• Draft a manual for all supervisory staff, subordinate staff, and volunteers that contains pertinent information to successful in their positions, such as:
    • All facility supervision and operational requirements
    • All operating and emergency plans and procedures
    • All relevant policies and procedures required to fulfill their roles and responsibilities
  • Make sure that all personnel review and acknowledge their understanding of the requirements contained in the staff manual. File their acknowledgement accordingly

Operations

Public entities will need to operate their swimming pools or wading pools according to safety standards put forth by their local jurisdictions to lower the risk of safety incidents and disease transmission. To help achieve a robust maintenance program, include the following elements:

  • Establish regular inspection cycle for pool and pool equipment before, during, after operating hours. Your inspections should take into account the following:
    • Removing any debris (for example, leaves) that can pollute water or be hazardous (such as glass) to patrons
    • Disinfecting pool water, testing water chemistry, and maintaining water balance so that it meets or exceed standards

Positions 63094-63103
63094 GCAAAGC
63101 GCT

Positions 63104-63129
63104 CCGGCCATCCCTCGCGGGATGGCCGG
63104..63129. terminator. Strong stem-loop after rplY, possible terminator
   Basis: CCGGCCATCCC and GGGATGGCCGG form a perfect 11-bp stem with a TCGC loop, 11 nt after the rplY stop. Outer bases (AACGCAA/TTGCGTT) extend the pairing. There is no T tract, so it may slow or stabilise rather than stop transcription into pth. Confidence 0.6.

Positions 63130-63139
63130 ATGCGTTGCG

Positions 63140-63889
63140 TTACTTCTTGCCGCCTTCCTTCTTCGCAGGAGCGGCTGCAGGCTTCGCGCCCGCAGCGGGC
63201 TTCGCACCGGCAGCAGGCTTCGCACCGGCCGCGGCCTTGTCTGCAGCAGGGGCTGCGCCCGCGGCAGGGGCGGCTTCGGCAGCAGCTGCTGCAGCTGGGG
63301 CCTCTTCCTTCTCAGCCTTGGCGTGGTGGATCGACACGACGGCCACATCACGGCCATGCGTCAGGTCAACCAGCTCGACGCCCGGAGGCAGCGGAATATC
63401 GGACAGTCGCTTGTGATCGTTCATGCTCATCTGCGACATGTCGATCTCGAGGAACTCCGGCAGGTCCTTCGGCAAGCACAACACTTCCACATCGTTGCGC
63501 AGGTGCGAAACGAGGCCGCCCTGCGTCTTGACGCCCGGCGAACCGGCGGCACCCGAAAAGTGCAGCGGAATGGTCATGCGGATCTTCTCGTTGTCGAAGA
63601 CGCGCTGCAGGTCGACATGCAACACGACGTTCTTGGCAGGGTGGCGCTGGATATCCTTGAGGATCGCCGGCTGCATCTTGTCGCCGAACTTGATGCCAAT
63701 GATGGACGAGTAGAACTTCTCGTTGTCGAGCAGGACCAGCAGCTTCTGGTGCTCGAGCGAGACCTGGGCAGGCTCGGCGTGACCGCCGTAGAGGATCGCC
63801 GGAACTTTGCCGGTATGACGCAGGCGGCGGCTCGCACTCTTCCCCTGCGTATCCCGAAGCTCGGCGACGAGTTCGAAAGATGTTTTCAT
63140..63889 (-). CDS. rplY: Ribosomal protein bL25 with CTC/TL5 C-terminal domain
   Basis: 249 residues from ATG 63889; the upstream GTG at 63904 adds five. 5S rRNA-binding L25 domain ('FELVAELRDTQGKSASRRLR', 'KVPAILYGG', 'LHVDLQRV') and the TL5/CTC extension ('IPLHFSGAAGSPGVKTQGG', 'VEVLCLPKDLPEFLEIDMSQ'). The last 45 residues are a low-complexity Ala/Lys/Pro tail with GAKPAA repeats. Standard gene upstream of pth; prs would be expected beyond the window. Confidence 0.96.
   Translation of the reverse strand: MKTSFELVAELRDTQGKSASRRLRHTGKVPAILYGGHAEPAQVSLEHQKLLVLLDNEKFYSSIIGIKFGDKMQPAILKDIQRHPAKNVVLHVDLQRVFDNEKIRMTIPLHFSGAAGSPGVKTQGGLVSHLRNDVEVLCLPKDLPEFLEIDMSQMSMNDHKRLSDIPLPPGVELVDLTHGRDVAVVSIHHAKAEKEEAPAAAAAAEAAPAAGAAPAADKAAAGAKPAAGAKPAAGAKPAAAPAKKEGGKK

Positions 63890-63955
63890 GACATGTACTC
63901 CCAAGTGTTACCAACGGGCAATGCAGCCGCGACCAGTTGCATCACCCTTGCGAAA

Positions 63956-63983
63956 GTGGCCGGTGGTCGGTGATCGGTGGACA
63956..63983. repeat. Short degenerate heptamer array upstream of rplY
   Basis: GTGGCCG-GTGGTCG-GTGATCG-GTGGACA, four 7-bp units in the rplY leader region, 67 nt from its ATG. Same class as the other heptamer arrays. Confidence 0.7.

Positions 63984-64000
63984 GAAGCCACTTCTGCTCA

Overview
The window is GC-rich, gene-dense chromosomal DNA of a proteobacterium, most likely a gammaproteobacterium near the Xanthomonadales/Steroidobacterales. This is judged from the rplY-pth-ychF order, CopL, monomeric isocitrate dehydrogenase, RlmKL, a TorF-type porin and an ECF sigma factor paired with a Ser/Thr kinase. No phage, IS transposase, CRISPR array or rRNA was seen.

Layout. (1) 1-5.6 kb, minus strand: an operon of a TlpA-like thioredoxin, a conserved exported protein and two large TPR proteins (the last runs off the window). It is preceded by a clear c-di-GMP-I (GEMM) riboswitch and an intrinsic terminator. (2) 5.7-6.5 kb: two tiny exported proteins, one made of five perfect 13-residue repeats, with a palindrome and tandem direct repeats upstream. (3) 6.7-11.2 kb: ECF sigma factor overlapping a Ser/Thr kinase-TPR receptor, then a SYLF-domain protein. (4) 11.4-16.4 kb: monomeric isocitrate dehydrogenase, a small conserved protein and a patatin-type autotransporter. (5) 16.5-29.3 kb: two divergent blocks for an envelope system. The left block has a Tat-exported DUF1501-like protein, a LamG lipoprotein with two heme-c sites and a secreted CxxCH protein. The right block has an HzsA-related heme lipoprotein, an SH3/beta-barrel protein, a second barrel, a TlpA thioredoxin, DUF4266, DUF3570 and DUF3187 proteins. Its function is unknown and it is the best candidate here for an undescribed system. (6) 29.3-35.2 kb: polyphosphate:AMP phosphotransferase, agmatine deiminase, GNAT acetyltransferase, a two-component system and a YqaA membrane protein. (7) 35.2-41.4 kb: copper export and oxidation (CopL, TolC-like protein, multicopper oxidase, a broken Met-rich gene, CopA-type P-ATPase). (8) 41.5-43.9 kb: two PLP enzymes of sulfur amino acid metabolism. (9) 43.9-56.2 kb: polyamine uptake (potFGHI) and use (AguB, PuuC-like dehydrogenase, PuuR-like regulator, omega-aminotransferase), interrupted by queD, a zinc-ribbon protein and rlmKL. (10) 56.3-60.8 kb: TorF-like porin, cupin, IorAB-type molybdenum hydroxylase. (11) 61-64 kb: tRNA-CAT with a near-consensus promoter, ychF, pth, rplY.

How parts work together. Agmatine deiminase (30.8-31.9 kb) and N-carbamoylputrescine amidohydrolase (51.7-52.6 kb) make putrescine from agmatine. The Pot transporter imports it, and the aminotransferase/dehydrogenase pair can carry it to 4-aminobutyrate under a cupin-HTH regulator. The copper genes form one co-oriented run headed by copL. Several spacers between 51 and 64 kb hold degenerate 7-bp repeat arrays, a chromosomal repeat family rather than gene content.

• Testing and addressing pool water clarity
    • Checking that all drain outlet covers are installed securely and are tamper resistant
    • Confirming there is adequate lighting over the entire water surface and deck
  • Log the results of these inspections and make sure that any identified deficiencies are appropriately documented and corrective actions are taken
  • Institute a system to safely address pool fouling (for example, accidental fecal release, vomit, and blood), which includes removal of contaminated materials and pool disinfection
  • Establish access control, including secured entry points and perimeter fencing, to the swimming pool, wading pool, and pool equipment. Make sure of the following:
    • All patron access doors and gates are both self-closing and self-latching
    • Secured entry point is at least the same height as perimeter fencing
    • Perimeter fencing meets minimum required height, as per requirements by your local jurisdiction
    • Perimeter fencing is difficult to climb
    • There is no structure adjacent to perimeter fencing that could facilitate a person attempting to climb over it
  • Confirm that the following have non-slip surfaces on them to reduce the likelihood of slip, trip, and falls:
    • Pool deck
    • Ladders
    • Diving boards
    • Stairs

Emergency Procedures

Operators need to design a response plan that clearly outlines the steps to take in case of an emergency incident. The emergency plan needs to be clearly documented and readily accessible. The appropriate training must be provided to supervisory staff, subordinate staff, and volunteers who are involved in the supervision of patrons and operation of the public swimming and wading pools.

  • Emergency Plan
    • Establish a plan that delineates response activities for emergencies ranging from minor, such as simple first aid, to major, such as serious injury or drowning. It should contain specific procedures to address the following situations:
      • Drowning
      • Entrapment
      • Medical
      • Fire